For security reasons, password reset link is sent only to e-mail linked with your account. If you're having trouble reseting password contact support.
e-mail address linked to your account
there is no account linked with this email
Unfortunately, you've exceeded monthly limit of password reset tries. If you still need to change your password, contact support.
Success, email sent to
It seems that you're using an outdated browser. Some things may not work as they should (or don't work at all). We suggest you upgrade newer and better browser like: Chrome, Firefox, Internet Explorer or Opera
If you believe that a wish duplicates another one or is not meant for the category, use Options button above to report a duplicate or spam.
Add your wish
If there is a game you wish to have on GOG.com and it’s not yet on the wishlist, please add your wish
Add a "What would you pay?" or "Target price" option for each game on a user's wishlist
There are a number of games on GOG that I want, but won't buy for various reasons. It seems the most common reason is that the selling price has been set at more money than I am happy to pay.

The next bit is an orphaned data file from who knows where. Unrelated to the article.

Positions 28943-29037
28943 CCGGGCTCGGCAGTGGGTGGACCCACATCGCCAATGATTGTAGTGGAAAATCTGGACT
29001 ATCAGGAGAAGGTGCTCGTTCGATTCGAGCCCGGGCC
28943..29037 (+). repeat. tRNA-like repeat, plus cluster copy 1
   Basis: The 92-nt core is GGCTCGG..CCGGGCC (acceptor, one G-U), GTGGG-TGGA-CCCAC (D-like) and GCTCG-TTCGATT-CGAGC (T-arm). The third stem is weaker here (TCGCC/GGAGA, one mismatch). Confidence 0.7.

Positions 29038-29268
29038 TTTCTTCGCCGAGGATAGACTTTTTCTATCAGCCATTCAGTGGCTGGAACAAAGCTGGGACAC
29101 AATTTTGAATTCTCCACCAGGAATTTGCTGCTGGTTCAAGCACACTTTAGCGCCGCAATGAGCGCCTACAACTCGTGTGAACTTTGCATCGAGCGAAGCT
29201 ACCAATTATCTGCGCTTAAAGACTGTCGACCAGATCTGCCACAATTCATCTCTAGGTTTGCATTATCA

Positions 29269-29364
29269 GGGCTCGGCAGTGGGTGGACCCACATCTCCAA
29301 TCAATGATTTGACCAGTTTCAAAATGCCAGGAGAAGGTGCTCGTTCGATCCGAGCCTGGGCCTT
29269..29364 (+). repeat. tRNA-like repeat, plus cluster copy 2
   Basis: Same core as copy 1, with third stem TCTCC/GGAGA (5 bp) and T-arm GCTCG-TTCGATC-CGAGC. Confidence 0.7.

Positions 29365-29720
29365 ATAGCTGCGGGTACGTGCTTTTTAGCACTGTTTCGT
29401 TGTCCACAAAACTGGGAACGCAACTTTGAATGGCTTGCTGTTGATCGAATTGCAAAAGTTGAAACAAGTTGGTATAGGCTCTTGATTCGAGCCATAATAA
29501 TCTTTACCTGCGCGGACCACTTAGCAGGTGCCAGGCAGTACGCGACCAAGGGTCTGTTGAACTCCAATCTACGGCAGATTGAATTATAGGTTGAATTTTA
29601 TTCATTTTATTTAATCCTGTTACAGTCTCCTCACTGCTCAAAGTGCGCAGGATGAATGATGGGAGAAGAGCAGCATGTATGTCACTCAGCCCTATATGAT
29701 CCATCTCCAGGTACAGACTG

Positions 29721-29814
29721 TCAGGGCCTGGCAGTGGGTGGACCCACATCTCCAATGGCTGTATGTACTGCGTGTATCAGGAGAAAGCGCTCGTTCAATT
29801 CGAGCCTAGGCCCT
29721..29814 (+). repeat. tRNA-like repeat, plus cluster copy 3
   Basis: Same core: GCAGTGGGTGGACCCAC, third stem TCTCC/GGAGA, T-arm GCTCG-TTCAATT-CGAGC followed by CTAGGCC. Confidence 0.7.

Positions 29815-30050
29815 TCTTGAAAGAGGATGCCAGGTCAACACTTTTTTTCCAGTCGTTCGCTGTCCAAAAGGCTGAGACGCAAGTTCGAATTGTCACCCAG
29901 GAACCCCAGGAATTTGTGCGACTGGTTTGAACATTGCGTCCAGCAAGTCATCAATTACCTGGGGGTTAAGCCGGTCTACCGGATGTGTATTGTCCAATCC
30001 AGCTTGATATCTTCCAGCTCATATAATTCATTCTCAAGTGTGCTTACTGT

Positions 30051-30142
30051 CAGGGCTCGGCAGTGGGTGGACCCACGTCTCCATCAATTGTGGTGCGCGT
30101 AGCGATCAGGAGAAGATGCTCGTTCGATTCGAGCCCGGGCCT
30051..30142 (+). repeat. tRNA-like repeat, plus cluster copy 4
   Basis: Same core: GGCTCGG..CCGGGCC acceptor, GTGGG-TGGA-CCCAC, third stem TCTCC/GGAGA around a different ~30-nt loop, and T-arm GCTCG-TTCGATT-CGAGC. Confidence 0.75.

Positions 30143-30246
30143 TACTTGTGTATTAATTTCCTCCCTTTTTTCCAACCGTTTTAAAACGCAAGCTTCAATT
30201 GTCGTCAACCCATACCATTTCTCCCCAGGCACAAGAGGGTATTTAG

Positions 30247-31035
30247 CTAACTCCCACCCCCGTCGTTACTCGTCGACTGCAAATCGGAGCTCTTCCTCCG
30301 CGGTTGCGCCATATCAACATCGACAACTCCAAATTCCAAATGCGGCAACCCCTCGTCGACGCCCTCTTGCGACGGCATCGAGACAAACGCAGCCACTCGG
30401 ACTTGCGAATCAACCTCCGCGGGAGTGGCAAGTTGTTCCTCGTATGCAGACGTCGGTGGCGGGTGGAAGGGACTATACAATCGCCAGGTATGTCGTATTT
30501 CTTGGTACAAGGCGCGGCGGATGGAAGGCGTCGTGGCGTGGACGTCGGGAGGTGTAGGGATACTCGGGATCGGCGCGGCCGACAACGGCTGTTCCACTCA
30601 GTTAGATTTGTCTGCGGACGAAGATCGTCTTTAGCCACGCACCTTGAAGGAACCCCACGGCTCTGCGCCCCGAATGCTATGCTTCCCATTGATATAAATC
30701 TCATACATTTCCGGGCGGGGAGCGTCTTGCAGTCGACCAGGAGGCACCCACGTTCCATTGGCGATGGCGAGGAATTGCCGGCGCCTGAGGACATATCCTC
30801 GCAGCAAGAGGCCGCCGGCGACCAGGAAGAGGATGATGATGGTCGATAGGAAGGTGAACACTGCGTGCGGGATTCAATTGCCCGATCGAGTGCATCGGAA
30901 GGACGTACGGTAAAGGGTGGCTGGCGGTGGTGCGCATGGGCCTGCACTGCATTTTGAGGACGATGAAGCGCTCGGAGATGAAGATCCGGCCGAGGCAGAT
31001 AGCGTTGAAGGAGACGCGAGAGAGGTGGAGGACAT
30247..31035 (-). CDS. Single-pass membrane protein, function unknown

I would therefore like to be able to type into my GOG wishlist the price I am willing to pay for each game. I foresee everybody benefiting from this addition:
I would benefit because I could see what I wanted to pay for each game at all times. When I game goes on sale, I would be able to directly compare the sale price to the price I wanted to pay, or see if the price has quietly been lowered over time. Other users could either do the same, or not.
Stakeholders in making the game profitable would benefit because they could see a summary of what people are willing to pay for their game, and would have more information when deciding what to sell their game for, and by how much (if at all) to drop their price for sales. My reasoning is that people who have gone through the trouble of adding the game to their wishlist and then going in and setting a target price do genuinely want that game, and a good proportion of them will buy the game if it drops below their target.
GOG would benefit directly because the site would be the first to allow this level of direct feedback from users all the way up to the publishers, providing a PR coup that could potentially drive more people to use GOG.com's services, for minimal development time outlay.